Friday, July 25, 2014
Wednesday, August 28, 2013
Our middle daughter, Stefanie Leigh, was married ten days ago.
So thankful that God allowed us the pleasure and YES, even the challenge of raising this incredible young woman...full of hope, dreams, gifts, and purpose!!
|Stef with her best friend and new hubby, Jason|
(The following abridged excerpt is from my first missionary memoir, IN THIS PLACE)
The day I was due to deliver baby Stefanie, our missionary nurse slipped and fell in the mud, breaking her wrist as she was walking to Wednesday market. She had to be flown to Monrovia to have it set properly, and several of the missionaries thought that I should have gone with her. Thankfully, God had already shown us His will concerning the birth of our second child, and even with our nurse Rachel out of the picture, I was still content and at peace to deliver my second baby with the
Liberian midwives in Tappi, a town nearly two hundred miles away from the capital city, Monrovia. Though always up for adventure, I was not willing to play carelessly with the birth of one of my children! God just gave absolute peace: there is no other explanation.
Stefanie Leigh Abernethy came exactly in God’s time. God was merciful to the little American mommy who had only lived
in the unfamiliar African jungle for ten months. I went to sleep on the eve of October 6 with tinges of hope, awaking around 1:00 a.m., filled with more than just hope, but also with a strong assurance that it was time. From that point, I never thought about being afraid nor did it stress me to realize that I would be able to have absolutely nothing for pain, no matter how hard the labor might become.
The jungle was pitch black and quiet except for the soft breathing of Jeff as he slept. Whispering my longings and petitions to my Heavenly Father who I knew was there with me, I tiptoed around, getting things ready, laying out clothes for the baby, making some hot tea for myself, making sure for the twelfth time that the bedroom where I would deliver was clean and orderly. I reveled in the exclusiveness of the early morning quietness, but was starkly aware that all would change very soon. When I could no longer delay the pointed breathing through the contractions, I woke Jeff. When he realized that it was still very dark outside but heard the urgency in my voice, his face became a mural of excitement in the flickering amber light of the kerosene lantern.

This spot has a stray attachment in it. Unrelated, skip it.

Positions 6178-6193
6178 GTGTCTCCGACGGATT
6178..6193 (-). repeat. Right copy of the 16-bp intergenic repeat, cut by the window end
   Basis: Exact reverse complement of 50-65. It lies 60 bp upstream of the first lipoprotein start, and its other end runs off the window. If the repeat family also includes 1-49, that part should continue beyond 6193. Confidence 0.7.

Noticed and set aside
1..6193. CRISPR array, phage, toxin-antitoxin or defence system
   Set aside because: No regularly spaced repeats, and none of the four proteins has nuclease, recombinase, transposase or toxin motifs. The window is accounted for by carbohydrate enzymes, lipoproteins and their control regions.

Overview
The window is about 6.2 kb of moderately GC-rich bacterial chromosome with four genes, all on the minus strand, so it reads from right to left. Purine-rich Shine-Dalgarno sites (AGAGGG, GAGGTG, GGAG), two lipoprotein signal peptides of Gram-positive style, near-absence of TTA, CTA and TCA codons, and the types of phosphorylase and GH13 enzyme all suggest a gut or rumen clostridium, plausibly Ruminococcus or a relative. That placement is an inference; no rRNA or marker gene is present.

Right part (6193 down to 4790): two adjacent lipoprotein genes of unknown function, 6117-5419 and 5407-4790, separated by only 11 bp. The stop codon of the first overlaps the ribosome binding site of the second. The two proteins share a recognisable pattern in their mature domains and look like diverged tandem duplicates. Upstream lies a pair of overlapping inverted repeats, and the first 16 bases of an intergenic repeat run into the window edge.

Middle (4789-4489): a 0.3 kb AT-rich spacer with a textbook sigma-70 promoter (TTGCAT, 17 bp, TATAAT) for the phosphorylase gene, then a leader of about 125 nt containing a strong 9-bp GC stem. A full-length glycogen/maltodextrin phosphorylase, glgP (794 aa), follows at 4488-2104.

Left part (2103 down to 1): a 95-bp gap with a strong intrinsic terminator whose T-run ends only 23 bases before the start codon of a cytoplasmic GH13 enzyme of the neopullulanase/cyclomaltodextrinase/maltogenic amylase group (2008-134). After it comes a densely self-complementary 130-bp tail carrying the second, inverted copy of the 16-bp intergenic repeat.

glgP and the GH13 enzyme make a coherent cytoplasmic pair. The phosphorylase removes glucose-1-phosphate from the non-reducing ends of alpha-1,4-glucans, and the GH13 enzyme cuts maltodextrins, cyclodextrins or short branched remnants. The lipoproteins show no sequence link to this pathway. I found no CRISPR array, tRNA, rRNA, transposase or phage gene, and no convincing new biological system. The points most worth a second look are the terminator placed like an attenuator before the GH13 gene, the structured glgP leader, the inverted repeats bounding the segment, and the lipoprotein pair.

By 3:30 a.m. Jeff had gone for one of the missionary ladies who wanted to be there for the birth, mainly, in case our 3 year old Michelle were to wake up during the process. He also rode to the clinic and informed the two midwives that I had chosen to help with my delivery. One of them, Emma, arrived a few minutes later seeming very nervous and concerned. She told us that she had just delivered a baby about three hours earlier and that the baby had been macerated, black, and rotting as it came out of the mother’s womb. Emma felt that she should not be in the room with me because she might “jinx” our baby.
Even in the evidence of my labor cranking up, it was a wonderful time for us to talk to her, using Scripture and prayer to help release her from those fears. Nothing like getting your mind off your own situation (like labor pains) than by investing in the lives of others! Though the labor pains increased rapidly, I was still able to be involved in the teaching process with Emma, and thankfully she soon agreed to help deliver our baby.
Stefanie was born at 6:30 a.m., with the humming of the generator and about 100 curious bystanders waiting on our piazza for the news. That, unfortunately, was as close as they were getting to the delivery room, though it might have been different. When I first decided to have Stefanie in Tappita, I considered delivering at the OB clinic just as the African women did. Incredulously, I soon got wind that a couple of the midwives were going to sell a few tickets for entry into the delivery room to watch the white woman have her baby. That was enough to persuade me to deliver in the most controlled environment I knew: my house.
However, there was no way to stop the throng of people waiting on our piazza and what made it more interesting, was that none of our windows had glass in them. Only a thin metal screen was between those waiting for the baby to be born and the sounds a woman makes while in labor. I have no idea what they heard and at the time, I am sure that I did not care. When Emma cut Stefanie’s umbilical cord, that was the last I saw of my new baby girl for almost an hour. Jeff and my Liberian midwife friend Mary swept her away to be weighed, cleaned up, and shown off. I heard clapping, singing, and shouting on the piazza, and knew that Jeff must have gone out there with our little baby. I heard later that he went out the door holding her up above his head and was praising God for a second beautiful little girl.